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Abstract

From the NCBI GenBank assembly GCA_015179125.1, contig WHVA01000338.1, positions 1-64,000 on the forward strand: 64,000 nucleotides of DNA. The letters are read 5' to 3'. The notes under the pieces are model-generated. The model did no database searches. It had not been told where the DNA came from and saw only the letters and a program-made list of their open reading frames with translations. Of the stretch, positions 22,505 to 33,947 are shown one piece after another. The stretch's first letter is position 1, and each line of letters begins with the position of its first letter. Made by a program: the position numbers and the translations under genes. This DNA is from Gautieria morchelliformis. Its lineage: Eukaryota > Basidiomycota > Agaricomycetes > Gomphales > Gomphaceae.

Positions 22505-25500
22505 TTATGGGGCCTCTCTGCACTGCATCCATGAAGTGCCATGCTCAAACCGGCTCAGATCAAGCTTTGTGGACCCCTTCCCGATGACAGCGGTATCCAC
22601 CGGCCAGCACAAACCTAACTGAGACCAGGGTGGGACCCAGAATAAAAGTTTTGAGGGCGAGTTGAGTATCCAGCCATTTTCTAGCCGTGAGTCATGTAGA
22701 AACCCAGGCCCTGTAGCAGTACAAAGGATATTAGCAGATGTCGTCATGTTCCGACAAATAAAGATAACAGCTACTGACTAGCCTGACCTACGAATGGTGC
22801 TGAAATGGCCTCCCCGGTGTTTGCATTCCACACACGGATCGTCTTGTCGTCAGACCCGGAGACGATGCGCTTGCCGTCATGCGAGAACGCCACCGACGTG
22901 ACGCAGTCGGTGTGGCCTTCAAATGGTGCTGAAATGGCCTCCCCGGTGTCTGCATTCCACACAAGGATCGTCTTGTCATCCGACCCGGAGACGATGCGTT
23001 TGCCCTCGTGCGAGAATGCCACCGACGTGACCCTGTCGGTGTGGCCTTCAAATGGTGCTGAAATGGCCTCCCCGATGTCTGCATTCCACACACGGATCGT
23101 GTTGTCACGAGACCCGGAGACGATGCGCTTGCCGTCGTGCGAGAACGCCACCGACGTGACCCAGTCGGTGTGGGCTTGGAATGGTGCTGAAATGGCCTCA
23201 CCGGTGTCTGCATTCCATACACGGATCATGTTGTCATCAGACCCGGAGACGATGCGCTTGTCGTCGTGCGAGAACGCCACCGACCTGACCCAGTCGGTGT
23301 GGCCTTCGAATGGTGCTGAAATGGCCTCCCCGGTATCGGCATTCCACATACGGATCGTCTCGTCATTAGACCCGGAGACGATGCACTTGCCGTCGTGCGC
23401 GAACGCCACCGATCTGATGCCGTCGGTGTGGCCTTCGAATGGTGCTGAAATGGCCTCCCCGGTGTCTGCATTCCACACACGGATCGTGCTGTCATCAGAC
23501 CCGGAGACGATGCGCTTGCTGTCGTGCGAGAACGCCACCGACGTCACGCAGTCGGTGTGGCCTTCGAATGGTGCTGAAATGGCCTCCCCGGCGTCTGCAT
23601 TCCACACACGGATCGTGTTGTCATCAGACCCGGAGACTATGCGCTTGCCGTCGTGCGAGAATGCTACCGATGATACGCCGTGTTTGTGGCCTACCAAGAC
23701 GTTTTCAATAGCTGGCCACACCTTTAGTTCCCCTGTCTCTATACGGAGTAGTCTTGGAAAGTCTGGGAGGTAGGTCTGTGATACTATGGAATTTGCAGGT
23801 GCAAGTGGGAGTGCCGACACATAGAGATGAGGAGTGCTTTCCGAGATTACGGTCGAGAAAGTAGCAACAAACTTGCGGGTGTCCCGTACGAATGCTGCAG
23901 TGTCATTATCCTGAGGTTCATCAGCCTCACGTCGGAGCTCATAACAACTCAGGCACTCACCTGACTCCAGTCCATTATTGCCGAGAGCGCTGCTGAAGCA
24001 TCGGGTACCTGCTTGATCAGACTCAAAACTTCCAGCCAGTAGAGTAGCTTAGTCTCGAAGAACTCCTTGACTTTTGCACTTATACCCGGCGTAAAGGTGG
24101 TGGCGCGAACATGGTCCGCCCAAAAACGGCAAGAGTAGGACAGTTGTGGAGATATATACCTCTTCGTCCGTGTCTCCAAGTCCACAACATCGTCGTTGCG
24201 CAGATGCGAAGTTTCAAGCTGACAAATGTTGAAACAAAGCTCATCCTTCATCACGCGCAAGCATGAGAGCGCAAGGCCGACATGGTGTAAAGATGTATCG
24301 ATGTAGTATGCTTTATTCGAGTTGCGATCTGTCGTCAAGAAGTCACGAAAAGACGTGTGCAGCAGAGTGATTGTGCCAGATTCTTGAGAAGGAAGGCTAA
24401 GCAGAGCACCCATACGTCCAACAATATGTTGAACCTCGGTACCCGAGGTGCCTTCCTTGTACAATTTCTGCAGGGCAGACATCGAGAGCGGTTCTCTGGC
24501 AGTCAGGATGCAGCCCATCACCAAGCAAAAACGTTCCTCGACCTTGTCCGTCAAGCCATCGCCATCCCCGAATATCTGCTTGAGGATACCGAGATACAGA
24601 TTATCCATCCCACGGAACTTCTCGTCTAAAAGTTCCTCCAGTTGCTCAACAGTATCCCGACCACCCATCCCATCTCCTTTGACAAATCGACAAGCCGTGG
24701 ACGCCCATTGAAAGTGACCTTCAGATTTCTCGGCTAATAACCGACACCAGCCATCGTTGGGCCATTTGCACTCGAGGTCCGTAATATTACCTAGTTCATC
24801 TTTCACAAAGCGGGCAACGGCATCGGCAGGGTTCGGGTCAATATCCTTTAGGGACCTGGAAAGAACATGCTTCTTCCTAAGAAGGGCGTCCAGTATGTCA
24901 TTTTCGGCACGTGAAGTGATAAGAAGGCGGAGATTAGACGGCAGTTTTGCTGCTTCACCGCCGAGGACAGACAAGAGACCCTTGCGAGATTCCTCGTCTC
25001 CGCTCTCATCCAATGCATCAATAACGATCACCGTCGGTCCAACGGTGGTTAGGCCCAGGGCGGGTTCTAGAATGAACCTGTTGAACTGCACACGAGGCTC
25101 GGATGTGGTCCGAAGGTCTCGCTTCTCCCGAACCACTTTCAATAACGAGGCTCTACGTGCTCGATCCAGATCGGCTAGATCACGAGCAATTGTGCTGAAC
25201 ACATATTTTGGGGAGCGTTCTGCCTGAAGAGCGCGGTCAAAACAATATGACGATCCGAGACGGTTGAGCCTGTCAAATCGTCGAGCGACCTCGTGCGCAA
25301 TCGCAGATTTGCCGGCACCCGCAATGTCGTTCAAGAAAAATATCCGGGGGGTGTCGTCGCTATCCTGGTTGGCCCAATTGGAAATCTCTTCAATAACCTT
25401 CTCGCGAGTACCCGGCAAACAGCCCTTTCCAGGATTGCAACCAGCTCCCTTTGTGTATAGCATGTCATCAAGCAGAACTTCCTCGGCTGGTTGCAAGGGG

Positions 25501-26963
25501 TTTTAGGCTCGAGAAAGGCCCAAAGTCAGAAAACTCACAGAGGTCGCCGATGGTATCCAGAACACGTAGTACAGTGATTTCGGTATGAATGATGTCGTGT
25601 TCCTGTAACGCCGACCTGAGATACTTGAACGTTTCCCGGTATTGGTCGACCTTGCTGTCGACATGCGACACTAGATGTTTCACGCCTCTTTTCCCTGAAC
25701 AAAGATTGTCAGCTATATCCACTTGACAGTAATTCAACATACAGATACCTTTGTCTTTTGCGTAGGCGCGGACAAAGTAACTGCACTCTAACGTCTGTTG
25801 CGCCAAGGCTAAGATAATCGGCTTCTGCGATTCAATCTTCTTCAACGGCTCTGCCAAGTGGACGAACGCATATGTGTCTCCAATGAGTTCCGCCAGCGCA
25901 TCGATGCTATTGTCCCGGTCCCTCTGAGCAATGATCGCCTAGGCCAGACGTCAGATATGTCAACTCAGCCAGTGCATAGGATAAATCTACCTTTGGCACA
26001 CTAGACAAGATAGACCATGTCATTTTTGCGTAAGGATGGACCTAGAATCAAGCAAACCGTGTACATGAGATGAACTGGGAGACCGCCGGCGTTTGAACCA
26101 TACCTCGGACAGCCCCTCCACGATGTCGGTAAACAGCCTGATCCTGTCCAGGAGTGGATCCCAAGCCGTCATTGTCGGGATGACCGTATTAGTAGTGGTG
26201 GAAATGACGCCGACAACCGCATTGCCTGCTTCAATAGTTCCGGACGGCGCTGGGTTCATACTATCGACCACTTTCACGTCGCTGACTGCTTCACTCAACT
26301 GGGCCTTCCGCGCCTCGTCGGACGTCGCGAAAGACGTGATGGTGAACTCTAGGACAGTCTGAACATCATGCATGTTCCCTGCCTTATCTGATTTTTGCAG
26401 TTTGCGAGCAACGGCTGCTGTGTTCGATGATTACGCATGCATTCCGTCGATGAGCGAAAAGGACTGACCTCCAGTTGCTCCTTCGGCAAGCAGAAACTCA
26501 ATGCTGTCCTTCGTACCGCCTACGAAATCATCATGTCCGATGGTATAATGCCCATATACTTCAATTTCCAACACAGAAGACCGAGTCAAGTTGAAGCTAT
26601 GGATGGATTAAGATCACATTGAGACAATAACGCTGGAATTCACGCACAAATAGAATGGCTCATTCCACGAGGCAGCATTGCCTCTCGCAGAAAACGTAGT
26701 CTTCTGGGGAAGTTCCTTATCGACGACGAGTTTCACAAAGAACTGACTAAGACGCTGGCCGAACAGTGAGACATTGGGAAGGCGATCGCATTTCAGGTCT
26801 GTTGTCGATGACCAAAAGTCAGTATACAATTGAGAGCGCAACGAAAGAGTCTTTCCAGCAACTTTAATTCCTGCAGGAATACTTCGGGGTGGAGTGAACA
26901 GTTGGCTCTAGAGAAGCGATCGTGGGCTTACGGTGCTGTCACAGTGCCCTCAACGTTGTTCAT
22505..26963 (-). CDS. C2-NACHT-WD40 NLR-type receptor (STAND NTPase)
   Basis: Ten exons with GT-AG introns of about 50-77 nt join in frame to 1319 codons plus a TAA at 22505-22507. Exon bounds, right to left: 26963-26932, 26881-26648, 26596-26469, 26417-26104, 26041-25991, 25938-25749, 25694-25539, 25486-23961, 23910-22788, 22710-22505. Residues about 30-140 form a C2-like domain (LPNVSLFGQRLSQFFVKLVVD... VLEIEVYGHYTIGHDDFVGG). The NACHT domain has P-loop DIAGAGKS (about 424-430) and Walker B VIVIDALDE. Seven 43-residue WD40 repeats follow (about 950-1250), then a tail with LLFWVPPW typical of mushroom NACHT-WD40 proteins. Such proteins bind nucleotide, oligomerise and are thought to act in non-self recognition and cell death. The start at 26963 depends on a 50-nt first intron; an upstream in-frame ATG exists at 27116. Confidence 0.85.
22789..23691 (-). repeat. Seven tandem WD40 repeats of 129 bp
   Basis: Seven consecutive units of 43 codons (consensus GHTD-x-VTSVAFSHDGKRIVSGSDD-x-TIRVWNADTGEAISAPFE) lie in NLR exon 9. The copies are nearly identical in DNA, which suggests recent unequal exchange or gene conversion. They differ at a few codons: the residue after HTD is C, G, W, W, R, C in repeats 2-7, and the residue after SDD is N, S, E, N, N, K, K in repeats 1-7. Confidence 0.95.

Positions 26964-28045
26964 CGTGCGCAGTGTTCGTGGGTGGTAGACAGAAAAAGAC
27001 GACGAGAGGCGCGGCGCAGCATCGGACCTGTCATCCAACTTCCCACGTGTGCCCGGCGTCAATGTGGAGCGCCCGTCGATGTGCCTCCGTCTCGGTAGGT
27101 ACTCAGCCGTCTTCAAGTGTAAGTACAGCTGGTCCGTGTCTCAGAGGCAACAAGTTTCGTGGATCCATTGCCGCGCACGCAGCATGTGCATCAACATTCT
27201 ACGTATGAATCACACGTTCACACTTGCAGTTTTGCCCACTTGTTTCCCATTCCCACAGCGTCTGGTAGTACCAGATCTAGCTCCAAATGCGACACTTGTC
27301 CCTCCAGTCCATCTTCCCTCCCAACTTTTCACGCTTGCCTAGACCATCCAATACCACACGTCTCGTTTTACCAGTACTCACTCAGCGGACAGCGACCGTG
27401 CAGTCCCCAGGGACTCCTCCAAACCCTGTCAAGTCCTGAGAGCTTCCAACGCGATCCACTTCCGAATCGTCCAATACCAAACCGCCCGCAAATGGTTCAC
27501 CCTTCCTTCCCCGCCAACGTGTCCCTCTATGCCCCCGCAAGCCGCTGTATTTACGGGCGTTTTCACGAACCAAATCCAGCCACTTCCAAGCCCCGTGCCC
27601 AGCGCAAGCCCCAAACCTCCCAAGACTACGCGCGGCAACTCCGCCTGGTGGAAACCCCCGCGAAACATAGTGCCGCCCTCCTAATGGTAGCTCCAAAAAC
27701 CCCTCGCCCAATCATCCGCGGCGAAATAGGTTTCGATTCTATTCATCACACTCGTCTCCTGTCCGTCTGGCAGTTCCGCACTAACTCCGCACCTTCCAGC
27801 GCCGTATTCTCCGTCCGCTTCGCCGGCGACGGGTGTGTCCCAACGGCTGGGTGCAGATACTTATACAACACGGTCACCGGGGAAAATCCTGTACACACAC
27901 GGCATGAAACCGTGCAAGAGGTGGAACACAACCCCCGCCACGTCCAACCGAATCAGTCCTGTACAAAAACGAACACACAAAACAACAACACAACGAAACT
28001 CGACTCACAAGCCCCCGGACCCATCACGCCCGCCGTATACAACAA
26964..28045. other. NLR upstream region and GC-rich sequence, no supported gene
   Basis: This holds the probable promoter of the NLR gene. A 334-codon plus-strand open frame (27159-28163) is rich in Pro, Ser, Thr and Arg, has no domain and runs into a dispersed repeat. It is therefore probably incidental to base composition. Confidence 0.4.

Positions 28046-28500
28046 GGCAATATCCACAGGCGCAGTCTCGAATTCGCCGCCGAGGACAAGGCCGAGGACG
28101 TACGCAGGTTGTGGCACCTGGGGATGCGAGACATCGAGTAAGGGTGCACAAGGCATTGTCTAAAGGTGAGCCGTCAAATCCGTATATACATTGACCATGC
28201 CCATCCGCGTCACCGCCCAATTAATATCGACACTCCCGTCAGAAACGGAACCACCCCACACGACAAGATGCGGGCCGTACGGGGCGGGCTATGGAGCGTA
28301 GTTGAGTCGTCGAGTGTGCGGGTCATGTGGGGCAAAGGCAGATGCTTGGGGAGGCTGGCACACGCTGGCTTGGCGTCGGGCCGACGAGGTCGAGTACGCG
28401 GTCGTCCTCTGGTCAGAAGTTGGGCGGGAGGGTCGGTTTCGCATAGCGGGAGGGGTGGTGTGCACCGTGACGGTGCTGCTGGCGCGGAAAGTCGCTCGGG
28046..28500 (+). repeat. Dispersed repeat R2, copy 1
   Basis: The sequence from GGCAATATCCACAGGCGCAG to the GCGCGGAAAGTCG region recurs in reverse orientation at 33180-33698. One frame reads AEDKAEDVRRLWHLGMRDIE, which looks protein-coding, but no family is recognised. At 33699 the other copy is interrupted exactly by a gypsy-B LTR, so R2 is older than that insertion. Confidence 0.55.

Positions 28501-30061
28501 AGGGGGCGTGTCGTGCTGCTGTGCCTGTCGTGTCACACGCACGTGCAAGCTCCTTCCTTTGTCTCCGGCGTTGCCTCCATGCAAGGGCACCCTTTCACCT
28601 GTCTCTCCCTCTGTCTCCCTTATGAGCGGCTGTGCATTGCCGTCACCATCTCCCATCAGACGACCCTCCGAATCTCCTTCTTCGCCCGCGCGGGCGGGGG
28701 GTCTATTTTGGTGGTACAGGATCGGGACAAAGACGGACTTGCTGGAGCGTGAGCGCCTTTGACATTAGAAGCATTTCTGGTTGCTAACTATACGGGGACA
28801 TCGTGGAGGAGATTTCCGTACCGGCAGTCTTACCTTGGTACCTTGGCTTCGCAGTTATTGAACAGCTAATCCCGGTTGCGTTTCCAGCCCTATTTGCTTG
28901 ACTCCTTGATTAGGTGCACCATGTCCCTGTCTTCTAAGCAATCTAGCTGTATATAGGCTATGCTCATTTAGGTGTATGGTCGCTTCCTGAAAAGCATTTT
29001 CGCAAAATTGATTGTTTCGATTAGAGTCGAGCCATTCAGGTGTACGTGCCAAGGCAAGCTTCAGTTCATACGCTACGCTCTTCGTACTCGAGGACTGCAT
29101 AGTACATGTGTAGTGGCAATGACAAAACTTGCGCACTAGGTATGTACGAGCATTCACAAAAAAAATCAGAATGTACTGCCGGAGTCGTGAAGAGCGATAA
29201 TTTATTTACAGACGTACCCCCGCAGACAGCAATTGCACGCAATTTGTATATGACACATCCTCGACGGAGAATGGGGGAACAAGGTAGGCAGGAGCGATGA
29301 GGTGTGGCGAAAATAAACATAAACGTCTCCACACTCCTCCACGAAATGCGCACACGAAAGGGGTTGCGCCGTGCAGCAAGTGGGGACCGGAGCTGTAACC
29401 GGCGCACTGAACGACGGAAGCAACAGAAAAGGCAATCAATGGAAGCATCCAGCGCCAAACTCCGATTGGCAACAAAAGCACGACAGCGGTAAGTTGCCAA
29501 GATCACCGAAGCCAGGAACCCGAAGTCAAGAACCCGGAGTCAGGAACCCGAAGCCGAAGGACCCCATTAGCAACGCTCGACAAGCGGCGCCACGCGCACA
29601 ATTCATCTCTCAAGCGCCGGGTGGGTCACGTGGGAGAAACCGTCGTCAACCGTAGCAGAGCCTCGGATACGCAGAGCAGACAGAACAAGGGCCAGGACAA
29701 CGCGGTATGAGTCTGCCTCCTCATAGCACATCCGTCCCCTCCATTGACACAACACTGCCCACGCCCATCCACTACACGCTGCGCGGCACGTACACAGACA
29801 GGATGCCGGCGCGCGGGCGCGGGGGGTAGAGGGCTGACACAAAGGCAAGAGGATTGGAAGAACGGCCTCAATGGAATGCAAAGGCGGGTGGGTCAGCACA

Metropolitan areas are facing increasing congestion but financial resources to provide new or expanded transportation infrastructure will be limited in the future. Moreover, environmental constraints limit expansion of the highway footprint in urban travel corridors. This paper assesses a strategy to alleviate recurring congestion on metropolitan highway systems by adding “dynamic” capacity during peak periods using shoulders as travel lanes, along with variable peak-period user charges levied on all lanes to manage demand and pay for the capacity improvements. It presents an analysis of the traffic, delay, fuel consumption, CO2 emissions, and cost and revenue impacts. The paper then discusses various technical and public acceptance issues with regard to the concept, and how these issues might be addressed.

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